Despite loving only two or three songs per album, I actually am a big fan of Beirut, the solo-project -turned-band of Zach Condon, whose name I didn’t even have to look up (see I’m a fan!) Even though I’ve never loved an entire Beirut album, other than their 2007 EP Lon Gisland, if EP’s count, those two or three tracks from each record are more to me then just when you regularly only like two or three songs from a record. I first heard Beirut back in 2007, when I was at the age where I finally began branching out in musical taste of what pretty much only consisted of classic rock, Justin Timberlake’s FutureSex/LoveSounds, and Kanye West’s The College Dropout. Ya know, 12 years old, right before the teens kick in.
Zach Condon and Lon Gisland brought a whole new world of sounds to me. In what Wikipedia might try to call, “Balkan Folk,” this Sante Fe, New Mexico trumpet/horn arranging aficionado. mixed with a unique vocal style and interesting percussion layering’s is what pushed me into the world of indie rock music. So while I might not call The Flying Club Cup a fantastic album, it did have a special place in my music catalog for pushing in the direction that I am in today, besides, I would at the very least call Lon Gisland a fantastic EP, and one of my favorite EP’s from any band.
One thing I never thought I would see Beirut do however, is go digital. Sure, mostly every artist once they get successful and hasn’t touched a synthesizer or a drum machine decides to try something new, and I totally encourage artists trying new things, it’s just a shame when they try it out and it doesn’t work for them, like on March of the Zapotec. Beirut’s place in the music world just didn’t fit with that coldness of digital music, there was too much heart and emotion in his work that when only there lyrically, the digital bleeps and bloops didn’t fit in right.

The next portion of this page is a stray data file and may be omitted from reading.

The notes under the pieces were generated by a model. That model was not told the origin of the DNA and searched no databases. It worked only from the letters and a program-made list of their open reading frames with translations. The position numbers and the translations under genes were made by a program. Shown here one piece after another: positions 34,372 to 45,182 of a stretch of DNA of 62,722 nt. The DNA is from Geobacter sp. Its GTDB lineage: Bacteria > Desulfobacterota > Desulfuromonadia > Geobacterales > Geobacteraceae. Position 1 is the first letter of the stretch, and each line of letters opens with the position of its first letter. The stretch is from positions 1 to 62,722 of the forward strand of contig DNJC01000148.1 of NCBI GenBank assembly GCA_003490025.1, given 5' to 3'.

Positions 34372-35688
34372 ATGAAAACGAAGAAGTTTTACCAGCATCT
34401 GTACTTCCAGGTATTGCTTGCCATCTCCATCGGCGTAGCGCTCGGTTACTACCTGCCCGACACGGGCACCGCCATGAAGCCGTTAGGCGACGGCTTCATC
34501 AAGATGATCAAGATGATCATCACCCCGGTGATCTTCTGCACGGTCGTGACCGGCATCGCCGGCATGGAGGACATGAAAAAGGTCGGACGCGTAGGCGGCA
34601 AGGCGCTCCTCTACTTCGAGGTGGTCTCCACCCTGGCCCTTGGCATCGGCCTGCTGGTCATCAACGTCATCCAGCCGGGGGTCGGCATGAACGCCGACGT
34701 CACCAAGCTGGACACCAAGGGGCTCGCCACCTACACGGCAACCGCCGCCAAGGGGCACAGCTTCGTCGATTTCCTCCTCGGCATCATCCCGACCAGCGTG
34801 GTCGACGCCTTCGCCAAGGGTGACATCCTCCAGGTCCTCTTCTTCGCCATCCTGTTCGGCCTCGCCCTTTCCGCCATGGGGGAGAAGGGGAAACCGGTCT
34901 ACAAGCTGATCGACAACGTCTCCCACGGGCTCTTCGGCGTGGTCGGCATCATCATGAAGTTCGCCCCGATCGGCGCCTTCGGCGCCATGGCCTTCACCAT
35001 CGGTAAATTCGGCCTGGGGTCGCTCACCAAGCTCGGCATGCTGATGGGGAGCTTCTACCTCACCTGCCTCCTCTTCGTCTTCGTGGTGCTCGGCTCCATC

Here on No No No, it doesn’t go as far as Zapotec digitally, or the original “Scenic World” from Gulag Orkestar that was masterfully re-arranged on Lon Gisland, but instead adds elements to the digital choices that keep that warm interior while some synths permeate around. The big choice was to remove those bloops and bleeps, and make a generally pop-keyboard-centric record. The piano tone, which at sometimes sounds like Condon went into the studio after Tobias Jesso Jr.’s sessions and just started recording to whatever settings and mic placements they had set up, it was ties it all together on this one.
No No No is mainly a minimalist project, with the horn flourishes filling up the rest of the arrangements and really giving it that Zach Condon-Beirut feel. My only main issue comes from the mixing of the aux. percussion, like the claps on Gibraltar, which are just crazy loud in the mix. Critique of the record comes from the 9 songs feeling like one idea, being only 29 or so minutes long, which for an LP is pretty short, or comments from Pitchfork’s Winston Cook-Wilson, such as, “sounds like a collection of exposed scaffolding’s—a record of a rehabilitative process, more a story of survival rather than a shot at reinvention.”
Which while I disagree with mainly because I believe the complete opposite, it’s also partly because it sounds so overly pretentious (everyone’s and mine’s big beef with Pitchfork most of the time). I much rather prefer his later comments that, “No No No may sound ineffectual after a cursory listen, but it reveals some subtle pleasures if you keep it in rotation.” At 29 minutes long, No No No is very susceptible to a “cursory listen,” but while there’s no hits, no breakout performance, none of that stuff that modern day pop or radio friendly exec.’s look for, No No No has a sound through all nine tracks that is just fantastic. Surprisingly enough, No No No is the first Beirut record that I’ve really enjoyed all the way through.